Because it’s loud regardless of actual volume, because it varies tempos, departs and returns, shoves, swings, bobs and weaves, and ultimately because it has so much energy behind its delivery, Garden of Heathens reveals more of its complexities on repeat listens, whether that’s the okay-here-we-go transition into the shredding finish of “Extreme Indifference to Life” or the High on Fire-informed push in “Jesus Wept.” The finer details are worth it, to put it mildly, as is the raw force with which the tracks land, each contributing something of its own to the broadened scope of the entirety. That they choose to end with “Psychomanteum,” the fastest and most brazen attack, teasing a slowdown but finishing with a suitable defiance of expectation both in style and lack of vocals, sends the message (expedited) that Heavy Temple aren’t done. It may or may not hint at future dives into thrash and other more aggressive styles to be melded with their weighted tones, but at a certain point it’s moot to speculate since, aside from whatever progression or whims may manifest, their next release will invariably present some shift in dynamic as a result of the personnel change.

That too is part of the story of Heavy Temple and Garden of Heathens, but the bloodlust in these songs isn’t out of the blue, and one can only hope remains as much a piece of who they will become as it is of who they are today. Few and far between on this wretched earth are bands who can inhabit both the wrecking ball and the afterparty dancing atop the rubble. Now mosh, ye pagans.

Heavy Temple, Garden of Heathens (2024)

Heavy Temple on Facebook

Heavy Temple on Instagram

Heavy Temple on Bandcamp

Magnetic Eye Records store

Magnetic Eye Records website

Magnetic Eye Records on Facebook

Magnetic Eye Records on Instagram

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Worshipper Sign to Magnetic Eye Records; New Album One Way Trip Out Later This Year

Posted in Whathaveyou on April 11th, 2024 by JJ Koczan

Kudos to Boston heavy psych rockers Worshipper on joining the powerhouse roster of Magnetic Eye Records. Following two full-lengths on Tee Pee Records in 2019’s Light in the Wire (review here) and their 2016 debut, Shadow Hymns (review here), as well as sundry shorter offerings and appearances here and there, the melody-minded outfit will make offer their awaited third in the months to come with One Way Trip, marking their first release through their new label, also home to the likes of GreenleafHigh Desert QueenBrumeAbrams and Heavy Temple — and that’s just the list of others with forthcoming releases.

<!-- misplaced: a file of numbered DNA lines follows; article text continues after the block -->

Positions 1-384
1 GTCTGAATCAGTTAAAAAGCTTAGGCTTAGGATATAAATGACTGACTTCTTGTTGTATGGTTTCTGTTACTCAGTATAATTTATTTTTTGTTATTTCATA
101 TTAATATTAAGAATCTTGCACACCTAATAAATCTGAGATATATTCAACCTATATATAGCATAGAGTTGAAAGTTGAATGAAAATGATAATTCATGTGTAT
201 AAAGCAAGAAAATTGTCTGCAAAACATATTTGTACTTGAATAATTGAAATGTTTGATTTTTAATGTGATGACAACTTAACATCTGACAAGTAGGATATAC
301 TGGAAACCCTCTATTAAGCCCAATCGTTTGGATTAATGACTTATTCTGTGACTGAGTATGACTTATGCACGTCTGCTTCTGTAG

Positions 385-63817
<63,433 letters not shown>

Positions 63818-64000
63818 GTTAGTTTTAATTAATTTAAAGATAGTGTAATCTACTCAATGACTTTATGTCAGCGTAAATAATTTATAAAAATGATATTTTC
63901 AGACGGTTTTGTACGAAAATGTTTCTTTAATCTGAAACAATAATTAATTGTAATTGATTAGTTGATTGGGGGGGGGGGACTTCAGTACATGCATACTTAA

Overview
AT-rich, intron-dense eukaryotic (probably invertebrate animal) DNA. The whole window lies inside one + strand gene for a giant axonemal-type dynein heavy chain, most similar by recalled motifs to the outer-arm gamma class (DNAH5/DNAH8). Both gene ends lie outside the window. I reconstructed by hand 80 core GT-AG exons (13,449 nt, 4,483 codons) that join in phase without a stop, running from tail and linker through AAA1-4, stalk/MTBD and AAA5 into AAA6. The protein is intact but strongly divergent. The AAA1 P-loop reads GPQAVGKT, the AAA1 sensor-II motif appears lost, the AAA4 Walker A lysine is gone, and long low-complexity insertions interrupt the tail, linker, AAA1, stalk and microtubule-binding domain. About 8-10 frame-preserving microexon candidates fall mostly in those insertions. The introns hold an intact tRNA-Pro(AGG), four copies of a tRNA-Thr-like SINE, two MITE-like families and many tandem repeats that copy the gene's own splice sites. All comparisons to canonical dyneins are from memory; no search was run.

It’s not the first time Worshipper and Magnetic Eye have crossed paths. While the band released their own collection of covers in 2018’s Mirage Daze EP, they’ve taken part in Magnetic Eye‘s ongoing ‘Redux’ series of various-artist album/band tributes, and while it’s been four years since their latest original single, 2020’s “Lonesome Boredom Overdrive,” you can hear for yourself at the bottom of this post that that song still kicks ass. They’ll fit well keeping the company they are.

More to come (I hope) as details and such for One Way Trip are revealed. For now, the signing announcement from the PR wire:


WORSHIPPER sign with Magnetic Eye Records

WORSHIPPER have penned a multi-album deal with Magnetic Eye Records. The psychedelic hard rockers from Boston, New England will release their third album via the label in 2024.

WORSHIPPER comment: “We’re excited to sign with Magnetic Eye Records and to have a new partner in getting our music out to the world,” vocalist and guitarist John Brookhouse writes on behalf of the band. “We’ve been together for 10 years, but in the time since our last release in 2019, we’ve become a new band in many ways. Magnetic Eye really seemed to understand our intent both musically and professionally, so it feels good to be working together in this new phase of our career. It’s a comfortable fit, as we were part of ‘The Wall Redux’ project back in the day and have done some touring with Summoner – in the case of our drummer Dave Jarvis, he actually was in that band for a while – so we already had a bit of a kinship. To the future!”

Jadd Shickler extends his welcome: “Worshipper have been on my radar since they turned in an incredible rendition of ‘One of My Turns’ for ‘The Wall Redux’, taking a pretty deep cut from the original Floyd album and turning it into one of the most listenable tracks on our release”, the Magnetic Eye director reveals. “I love their classic rockin’ sensibility that pushes into heavier territory, a perfect throughline from 70s and 90s radio hard rock to today, but with an actual soul and legitimate authenticity.. and I mean the radio part as a compliment! As much as I like aggressive and extreme stuff at times, I LOVE anthems if they sound like the band means it. When Worshipper write anthems, they absolutely mean it! I can hardly express how stoked I am to welcome them to the Magnetic Eye roster. These guys bring a musical vigor that is gonna blow the roof open when folks hear what they’ve got coming. Welcome to Worshipper, the latest kickass heavy rock band from Boston to join Magnetic Eye!”